See also
  1. ^ "Oxford English Dictionary". Retrieved 3 May 2008.
  2. ^ a b c d e f John Clute, Peter Nicholls (1993), The Encyclopedia of Science Fiction, Orbit, ISBN 1-85723-124-4
  3. ^ Kelley, Blair (25 September 2014). "Here's Some History Behind That 'Angry Black Woman' Riff the NY Times Tossed Around". The Root. Archived from the original on 21 January 2015. Retrieved 24 January 2015.
  4. ^ Ashley, Wendy (4 November 2013). "The Angry Black Woman: The Impact of Pejorative Stereotypes on Psychotherapy with Black Women". Social Work in Public Health. 29 (1): 27–34. doi​:​10.1080/19371918.2011.619449​. PMID 24188294. S2CID 25338484.
  5. ^ Clark, Naeemah (10 November 2013). "Find real African American women in a beauty salon, not on reality TV". Greensboro News & Record.
  6. ^ Kretsedemas, Philip (2010). "'But She's Not Black!'". Journal of African American Studies. 14 (2): 149–170. doi​:​10.1007/s12111-009-9116-3​. S2CID 142722769.
  7. ^ "American Heritage Dictionary Entry: antihero". Ahdictionary.com. 9 January 2013. Retrieved 2013-10-03.
  8. ^ Pandey, Ashish (2005). Academic Dictionary Of Fiction. Isha Books. p. 18. ISBN 8182052629.
  9. ^ Nittle, Nadra Kareem (6 March 2021). "5 Common Black Stereotypes in TV and Film". www.thoughtco.com. Thought Co. Retrieved 5 June 2021.
  10. ^ Rowling, J.K. (26 June 1997). Harry Potter and the Philosopher's Stone. United Kingdom: Bloomsbury. ISBN 0-7475-3269-9.
  11. ^ a b c d e f Ramirez Berg, Charles. "Stereotyping in films in general and of the Hispanic in particular". The Howard Journal of Communications, Vol. 2, No. 3 (Summer 1990), pp. 286-300.
  12. ^ Herbst, Philip (1997). The color of words: An encyclopaedic dictionary of ethnic bias in the United States. Intercultural Press. p. 72. ISBN 978-1-877864-97-1.
  13. ^ Daughter of the Dragon, retrieved 24 October 2019
  14. ^ Wood, Robin (2006), Howard Hawks, Wayne State University Press, p. 30, ISBN 978-0-8143-3276-4
  15. ^ Marie-Luise Kohlke; Luisa Orza (22 October 2008). Negotiating sexual idioms: image, text, performance. Rodopi. ISBN 978-90-420-2491-5. Retrieved 9 June 2011.
  16. ^ Tara Brabazon, Ladies who lunge: celebrating difficult women (2002), 147.
  17. ^ Linnell, Christine. "A History of the Gay Best Friend in Film and TV". www.advocate.com. Advocate. Retrieved 26 May 2021..
  18. ^ "Geek". Dictionary.com-Merriam-Webster entry. Retrieved 2 January 2016.
  19. ^ "In search of old, grand-dame style New England hotels | United States Forum | Fodor's Travel Talk Forums". Fodors.com. Retrieved 2 September 2013.
  20. ^ "Where to Stay in London – Best Hotels & Travel Guide (Condé Nast Traveller)". Cntraveller.com. 2 August 2012. Retrieved 2 September 2013.
  21. ^ Bean, Kitty (3 November 2007). "Grande-dame hotels unveiling fresh faces". USA Today. Retrieved 2 September 2013.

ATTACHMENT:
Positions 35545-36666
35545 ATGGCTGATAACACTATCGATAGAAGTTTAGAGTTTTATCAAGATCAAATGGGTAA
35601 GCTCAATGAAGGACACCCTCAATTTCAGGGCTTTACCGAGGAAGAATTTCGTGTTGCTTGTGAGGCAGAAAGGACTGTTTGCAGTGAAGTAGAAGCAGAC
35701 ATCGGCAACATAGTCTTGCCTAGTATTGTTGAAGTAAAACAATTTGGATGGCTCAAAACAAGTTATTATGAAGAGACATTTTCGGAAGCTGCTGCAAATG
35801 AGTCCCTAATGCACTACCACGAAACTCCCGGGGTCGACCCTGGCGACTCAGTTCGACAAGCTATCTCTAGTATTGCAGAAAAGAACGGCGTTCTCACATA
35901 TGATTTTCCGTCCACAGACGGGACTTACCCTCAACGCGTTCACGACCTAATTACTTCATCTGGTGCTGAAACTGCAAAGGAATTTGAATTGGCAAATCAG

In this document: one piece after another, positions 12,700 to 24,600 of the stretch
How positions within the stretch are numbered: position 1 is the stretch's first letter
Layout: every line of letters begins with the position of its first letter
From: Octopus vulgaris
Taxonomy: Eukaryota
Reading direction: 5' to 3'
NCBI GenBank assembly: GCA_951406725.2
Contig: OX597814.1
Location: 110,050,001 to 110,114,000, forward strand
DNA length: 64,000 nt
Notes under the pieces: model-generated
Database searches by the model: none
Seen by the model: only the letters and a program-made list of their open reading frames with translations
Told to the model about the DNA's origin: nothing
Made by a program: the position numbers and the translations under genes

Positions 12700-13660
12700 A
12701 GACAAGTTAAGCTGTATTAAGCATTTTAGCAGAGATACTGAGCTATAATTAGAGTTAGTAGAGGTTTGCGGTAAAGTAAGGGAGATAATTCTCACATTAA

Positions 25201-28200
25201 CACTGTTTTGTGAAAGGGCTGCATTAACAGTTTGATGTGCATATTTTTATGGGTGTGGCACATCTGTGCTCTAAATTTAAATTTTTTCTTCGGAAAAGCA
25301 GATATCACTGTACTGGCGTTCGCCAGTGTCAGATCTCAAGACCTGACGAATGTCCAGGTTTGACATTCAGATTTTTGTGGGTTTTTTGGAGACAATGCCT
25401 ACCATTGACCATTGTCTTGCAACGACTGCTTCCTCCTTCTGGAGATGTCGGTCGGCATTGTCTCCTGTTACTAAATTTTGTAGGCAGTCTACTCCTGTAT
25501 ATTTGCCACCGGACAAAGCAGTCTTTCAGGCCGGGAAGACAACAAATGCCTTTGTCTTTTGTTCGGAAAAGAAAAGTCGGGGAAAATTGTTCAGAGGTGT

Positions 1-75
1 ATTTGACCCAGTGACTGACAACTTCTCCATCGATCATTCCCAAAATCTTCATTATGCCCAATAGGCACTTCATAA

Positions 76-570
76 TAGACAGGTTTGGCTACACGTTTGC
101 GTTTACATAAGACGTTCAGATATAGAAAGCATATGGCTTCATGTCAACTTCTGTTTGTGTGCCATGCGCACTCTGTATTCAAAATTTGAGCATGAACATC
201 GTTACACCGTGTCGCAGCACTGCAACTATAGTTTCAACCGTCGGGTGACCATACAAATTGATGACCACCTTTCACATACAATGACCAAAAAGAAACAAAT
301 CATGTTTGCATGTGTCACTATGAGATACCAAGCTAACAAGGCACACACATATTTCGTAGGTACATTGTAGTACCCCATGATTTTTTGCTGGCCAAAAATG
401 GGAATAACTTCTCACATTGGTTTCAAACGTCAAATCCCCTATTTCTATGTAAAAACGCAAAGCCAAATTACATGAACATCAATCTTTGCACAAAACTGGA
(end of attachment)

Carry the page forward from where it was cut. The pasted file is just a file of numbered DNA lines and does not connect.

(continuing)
22. ^ "Toronto's Fairmont Royal York Hotel: The Grande Dame Walks Her Talk – Travel with a Purpose – Travel with a Purpose". Wanderlustandlipstick.com. 9 February 2011. Retrieved 2 September 2013.
  23. ^ Ely Jr., James W., Bradley G. Bond. The New Encyclopedia of Southern Culture: Volume 10: Law and Culture. UNC Press Books, 2014. p. 60
  24. ^ Otto Penzler (editor) The lineup: the world's greatest crime writers tell the inside story of their greatest detectives. Little, Brown (2009)
  25. ^ Graham, Peter (22 May 1998), "The Planet of the Zogs", Times Educational Supplement
  26. ^ De Camp, L. Sprague (1953), Science-fiction Handbook: The Writing of Imaginative Fiction, p. 28
  27. ^ Colman, David (17 June 2009). "The All-American Back From Japan". The New York Times.
  28. ^ Doviak, Scott von; Gore, Chris. Hick Flicks: The Rise and Fall of Redneck Cinema. Mcfarland & Co Inc Pub. 2004.
  29. ^ a b Mislak, Mikayla (April 2015). "From Sissies to Secrecy: The Evolution of the Hays Code Queer". filmicmag.com. Filmic. Retrieved 26 May 2021.
  30. ^ Rodan, Debbie; Ellis, Katie (23 May 2016). Disability, Obesity and Ageing: Popular Media Identifications. Routledge. pp. 25–. ISBN 978-1-317-15010-7.
  31. ^ Shockley, Lexye L. (2017). "Regulating Boss Hogg-Citizen Empowerment and Rural Government Accountability". Volume 4, Number 1 - Savannah Law School - ABA Accredited Law School. Retrieved 12 March 2020.
  32. ^ Nittle, Nadra Kareem (6 March 2021). "5 Common Black Stereotypes in TV and Film". www.thoughtco.com. Thought Co. Retrieved 5 June 2021.
  33. ^ Nittle, Nadra Kareem (6 March 2021). "5 Common Black Stereotypes in TV and Film". www.thoughtco.com. Thought Co. Retrieved 5 June 2021.
  34. ^ Davis, Glyn; Gary Needham. Queer TV: Theories, Histories. Routledge, Dec. 3, 2008. p. 31
Last edited on 28 September 2021, at 11:09